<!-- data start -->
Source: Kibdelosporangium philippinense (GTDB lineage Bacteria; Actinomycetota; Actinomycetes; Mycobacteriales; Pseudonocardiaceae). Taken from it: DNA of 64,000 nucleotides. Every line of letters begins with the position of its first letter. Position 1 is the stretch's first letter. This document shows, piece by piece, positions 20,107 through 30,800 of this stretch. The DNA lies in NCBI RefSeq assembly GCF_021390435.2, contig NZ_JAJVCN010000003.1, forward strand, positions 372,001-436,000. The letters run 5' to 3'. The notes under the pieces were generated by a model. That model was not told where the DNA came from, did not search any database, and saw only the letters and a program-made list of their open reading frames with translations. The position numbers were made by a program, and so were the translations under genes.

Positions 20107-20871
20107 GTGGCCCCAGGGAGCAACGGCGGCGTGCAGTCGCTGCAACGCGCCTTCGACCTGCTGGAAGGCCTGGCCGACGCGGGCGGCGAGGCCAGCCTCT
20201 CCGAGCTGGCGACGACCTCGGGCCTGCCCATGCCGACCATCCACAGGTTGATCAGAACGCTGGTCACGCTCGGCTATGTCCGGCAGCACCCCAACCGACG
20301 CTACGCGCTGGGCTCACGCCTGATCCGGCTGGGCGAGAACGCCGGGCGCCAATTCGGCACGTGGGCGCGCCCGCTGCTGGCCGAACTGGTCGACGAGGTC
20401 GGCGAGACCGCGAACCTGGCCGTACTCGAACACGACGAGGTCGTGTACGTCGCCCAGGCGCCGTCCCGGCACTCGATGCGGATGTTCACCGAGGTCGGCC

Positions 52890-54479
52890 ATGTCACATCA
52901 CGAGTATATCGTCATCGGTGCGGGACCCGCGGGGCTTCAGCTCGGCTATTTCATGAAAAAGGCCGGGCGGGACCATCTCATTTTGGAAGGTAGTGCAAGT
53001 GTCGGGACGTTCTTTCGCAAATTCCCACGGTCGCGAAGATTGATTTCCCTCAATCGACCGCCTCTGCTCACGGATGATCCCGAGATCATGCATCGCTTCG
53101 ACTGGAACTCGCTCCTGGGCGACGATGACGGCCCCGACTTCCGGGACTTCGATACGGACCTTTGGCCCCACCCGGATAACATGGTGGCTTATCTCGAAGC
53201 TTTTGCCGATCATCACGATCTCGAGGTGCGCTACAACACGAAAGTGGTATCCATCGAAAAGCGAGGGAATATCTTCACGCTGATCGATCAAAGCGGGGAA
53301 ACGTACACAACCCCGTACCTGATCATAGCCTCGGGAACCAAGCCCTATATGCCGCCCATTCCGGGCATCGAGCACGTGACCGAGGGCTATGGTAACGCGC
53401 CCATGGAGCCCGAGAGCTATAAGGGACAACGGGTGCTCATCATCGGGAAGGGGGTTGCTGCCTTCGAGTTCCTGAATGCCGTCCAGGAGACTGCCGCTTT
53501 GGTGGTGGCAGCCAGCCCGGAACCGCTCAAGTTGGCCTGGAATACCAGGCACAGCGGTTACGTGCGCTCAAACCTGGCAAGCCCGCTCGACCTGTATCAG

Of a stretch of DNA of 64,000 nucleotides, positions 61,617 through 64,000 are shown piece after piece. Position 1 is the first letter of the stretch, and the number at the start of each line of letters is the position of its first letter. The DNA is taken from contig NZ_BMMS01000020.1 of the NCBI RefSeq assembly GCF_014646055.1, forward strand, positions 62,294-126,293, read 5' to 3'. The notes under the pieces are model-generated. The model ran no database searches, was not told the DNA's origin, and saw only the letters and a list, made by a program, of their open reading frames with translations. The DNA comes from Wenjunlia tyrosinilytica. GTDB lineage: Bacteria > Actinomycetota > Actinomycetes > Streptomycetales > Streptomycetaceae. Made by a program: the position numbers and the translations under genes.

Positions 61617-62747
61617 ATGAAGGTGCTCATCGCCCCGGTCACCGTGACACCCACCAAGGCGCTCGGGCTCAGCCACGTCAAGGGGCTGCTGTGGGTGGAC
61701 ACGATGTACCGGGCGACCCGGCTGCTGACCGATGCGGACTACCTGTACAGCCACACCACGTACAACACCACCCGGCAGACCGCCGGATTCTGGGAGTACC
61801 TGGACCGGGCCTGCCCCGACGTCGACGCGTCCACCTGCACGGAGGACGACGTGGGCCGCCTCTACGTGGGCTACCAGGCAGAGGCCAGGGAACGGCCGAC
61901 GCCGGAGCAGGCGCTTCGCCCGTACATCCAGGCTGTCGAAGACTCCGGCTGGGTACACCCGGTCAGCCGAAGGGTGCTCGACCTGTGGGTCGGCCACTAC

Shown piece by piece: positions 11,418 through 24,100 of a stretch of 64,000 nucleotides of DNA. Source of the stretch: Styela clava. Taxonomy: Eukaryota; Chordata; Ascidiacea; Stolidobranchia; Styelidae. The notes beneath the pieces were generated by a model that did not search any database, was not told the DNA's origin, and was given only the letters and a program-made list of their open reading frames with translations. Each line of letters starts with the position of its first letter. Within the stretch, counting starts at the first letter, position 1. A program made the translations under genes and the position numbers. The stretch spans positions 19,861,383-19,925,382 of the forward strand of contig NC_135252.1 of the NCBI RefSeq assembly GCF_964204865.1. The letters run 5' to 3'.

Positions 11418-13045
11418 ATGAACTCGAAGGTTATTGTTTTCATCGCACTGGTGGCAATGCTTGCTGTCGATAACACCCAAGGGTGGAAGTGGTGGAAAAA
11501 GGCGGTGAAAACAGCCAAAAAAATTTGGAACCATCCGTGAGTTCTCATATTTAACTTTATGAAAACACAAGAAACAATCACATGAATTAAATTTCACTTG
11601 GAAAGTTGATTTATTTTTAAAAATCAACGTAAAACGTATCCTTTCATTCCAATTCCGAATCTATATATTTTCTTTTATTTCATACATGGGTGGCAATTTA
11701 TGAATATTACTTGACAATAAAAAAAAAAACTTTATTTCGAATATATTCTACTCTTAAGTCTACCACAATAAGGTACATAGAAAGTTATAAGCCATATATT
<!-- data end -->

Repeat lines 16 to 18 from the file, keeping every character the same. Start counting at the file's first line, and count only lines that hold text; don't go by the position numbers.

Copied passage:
Of a stretch of DNA of 64,000 nucleotides, positions 61,617 through 64,000 are shown piece after piece. Position 1 is the first letter of the stretch, and the number at the start of each line of letters is the position of its first letter. The DNA is taken from contig NZ_BMMS01000020.1 of the NCBI RefSeq assembly GCF_014646055.1, forward strand, positions 62,294-126,293, read 5' to 3'. The notes under the pieces are model-generated. The model ran no database searches, was not told the DNA's origin, and saw only the letters and a list, made by a program, of their open reading frames with translations. The DNA comes from Wenjunlia tyrosinilytica. GTDB lineage: Bacteria > Actinomycetota > Actinomycetes > Streptomycetales > Streptomycetaceae. Made by a program: the position numbers and the translations under genes.

Positions 61617-62747
61617 ATGAAGGTGCTCATCGCCCCGGTCACCGTGACACCCACCAAGGCGCTCGGGCTCAGCCACGTCAAGGGGCTGCTGTGGGTGGAC